Harnessing Solar Power From Where There Is No Night—Space  

Srikanth Ramakrishnan

Apr 16, 2017, 04:30 PM | Updated 04:30 PM IST

The Suntower Concept by NASA
The Suntower Concept by NASA
  • Wireless transmission of energy from space may be closer in future than you imagined
  • There is talk of wireless transfer of electricity. Space has 24x7 sunlight. Imagine the possibilities. These were Piyush Goyal’s words at the Mail Today Energy Conclave last week (12 April).

    This technology, called ‘Space-based Solar Power’ or SBSP has been proposed since the 1970s, but was never practical due to the large payload that would be required to be launched into outer space.

    As far as traditional solar energy is concerned, the most common thing one hears is that India is a large tropical country with sunlight 365 days a year. However, in most places, this sunlight is available only for half a day and sometimes, well, the moon gets in the way.

    So what makes SBSP practical?

    Simply put, there is virtually no ‘night time’ in outer space. Night time occurs on Earth due to its rotation. The side facing away from the sun, experience night. But if one were in space, the sun would perennially be shining, unless something comes in between the sun and any object.

    However, Solar Power Satellites (SPS) are not that far into the future. The Japan Aerospace Exploration Agency (JAXA) has actively been working in the field, going so far as to come up with a 25 year roadmap that aims to set up an orbital solar farm with a capacity of 1 gigawatt power that can be sent back to the earth by the 2030s. Of course, the fact that it will require a large payload of equipment is a hindrance. JAXA estimates that in order to generate one gigawatt of power, it would require a solar collector unit weighing at least 10,000 metric tonnes, in a geosynchronous orbit, 36,000 km away from the Earth.

    The Roadblock

    There is however, one major roadblock in this whole concept. Getting the power back to Earth. There is no way that a cable can be used to transmit this power back. While proposals have been made (again by the Japanese) to build a ‘space elevator’, that would use carbon nano-tubes to transmit power, this concept is further away than the SBSP.

    Electromagnetic induction is completely out of the question since it would require a large magnetic field which would have unwanted side-effects. Lasers cannot be used since they cannot penetrate through clouds, much like sunlight. So what is left? Microwaves.

    Microwaves are radio waves with a frequency between one metre and one millimetre. Its short wavelength allows it to transmit energy over long ranges. In March 2015, JAXA successfully managed to transmit 1.8 kilowatts using microwaves across a distance of 55 metres, while a Mitsubishi-JAXA partnership simultaneously transmitted 10 kilowatts of power over 500 metres. JAXA states that transmission efficiency is high with losses in transmission being close to 20 per cent of the total power being beamed across.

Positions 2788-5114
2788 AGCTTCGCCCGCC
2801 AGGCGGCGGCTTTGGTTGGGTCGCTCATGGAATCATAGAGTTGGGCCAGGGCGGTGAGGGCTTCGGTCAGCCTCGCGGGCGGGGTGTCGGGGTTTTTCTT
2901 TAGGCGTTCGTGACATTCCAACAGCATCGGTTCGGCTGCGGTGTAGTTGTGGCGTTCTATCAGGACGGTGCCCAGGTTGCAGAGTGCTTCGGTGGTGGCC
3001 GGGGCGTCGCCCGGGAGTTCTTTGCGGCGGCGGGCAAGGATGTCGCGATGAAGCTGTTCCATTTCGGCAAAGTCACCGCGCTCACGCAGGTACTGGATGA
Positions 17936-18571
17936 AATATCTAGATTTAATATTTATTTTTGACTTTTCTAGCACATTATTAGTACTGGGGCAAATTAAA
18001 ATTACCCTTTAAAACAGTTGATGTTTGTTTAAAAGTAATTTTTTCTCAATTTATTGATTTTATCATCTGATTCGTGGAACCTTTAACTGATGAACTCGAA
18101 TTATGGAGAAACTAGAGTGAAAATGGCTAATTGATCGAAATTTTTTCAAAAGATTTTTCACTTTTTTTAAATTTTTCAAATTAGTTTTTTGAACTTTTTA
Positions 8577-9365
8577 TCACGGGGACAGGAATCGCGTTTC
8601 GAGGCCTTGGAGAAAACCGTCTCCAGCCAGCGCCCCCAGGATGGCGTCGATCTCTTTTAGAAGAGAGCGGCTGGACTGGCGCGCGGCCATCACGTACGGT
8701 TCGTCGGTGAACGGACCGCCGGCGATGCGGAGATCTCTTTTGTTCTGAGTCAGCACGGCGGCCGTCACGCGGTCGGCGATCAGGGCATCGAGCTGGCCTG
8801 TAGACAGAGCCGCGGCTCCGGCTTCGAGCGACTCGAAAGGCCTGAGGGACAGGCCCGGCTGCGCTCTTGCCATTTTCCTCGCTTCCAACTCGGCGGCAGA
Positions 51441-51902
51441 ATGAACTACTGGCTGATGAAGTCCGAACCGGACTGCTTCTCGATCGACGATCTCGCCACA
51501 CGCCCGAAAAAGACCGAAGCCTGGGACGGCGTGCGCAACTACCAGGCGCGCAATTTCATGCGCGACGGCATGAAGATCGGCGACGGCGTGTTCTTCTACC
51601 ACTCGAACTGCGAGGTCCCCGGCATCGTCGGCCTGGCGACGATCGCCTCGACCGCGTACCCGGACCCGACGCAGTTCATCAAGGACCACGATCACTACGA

Further Applications?

    This whole beaming of energy concept, although no longer a concept, is not restricted to any sector alone. Mitsubishi has stated its intentions of using it to transit power to charge electric vehicles in the future. It can be used in many scenarios, including the generation, transmission and distribution of power. It could reduce the need for high-tension power cables, thus enabling a more efficient transmission grid. In the long run, it could result in cheaper and more reliable electricity supply.

    So, is it possible?

    Yes, why not? Research is ongoing at a rapid pace and Japan isn’t the only one in the field. The National Aerospace and Science Administration (NASA) proposed its Suntower Concept in 2001. China’s Central Military Commission too has proposed exploiting the ‘Earth-Moon space for industrial development’. The National Space Society (NSS) of the United States proposed a joint forum with ISRO, named the NSS-Kalam Initiative to work on an SBSP framework. China too, proposed a similar joint venture with India after former president APJ Abdul Kalam visited the country in 2012. With so many entities in the sector, it isn’t long before we get a working prototype ready. The largest bottleneck in the project is to get the heavy payload into space. With both ISRO and Elon Musk’s SpaceX working full-time on improving launch capabilities, this is set to be the least problematic of all requirements.

    Figuring out how to send the power back to Earth will certainly take time, but it can be done. The evolution of transmission of power and associated technology has come a long way in the last century. To quote Neil Armstrong, “Mystery creates wonder and wonder is the basis of man’s desire to understand.” This mystery (sending the power down to Earth) too will be solved, there is no doubt about that.

    The associated research and opportunities the sector offers presents us a major opportunity. It would help solve the everyday power crises, and at the same time create more research oriented jobs.

    Piyush Goyal was certainly not joking when he spoke of wireless transmission of energy from space and when he said, ‘Imagine the possibilities’, we must realise that the possibilities are vast.

    Srikanth’s interests include public transit, urban management and transportation infrastructure.

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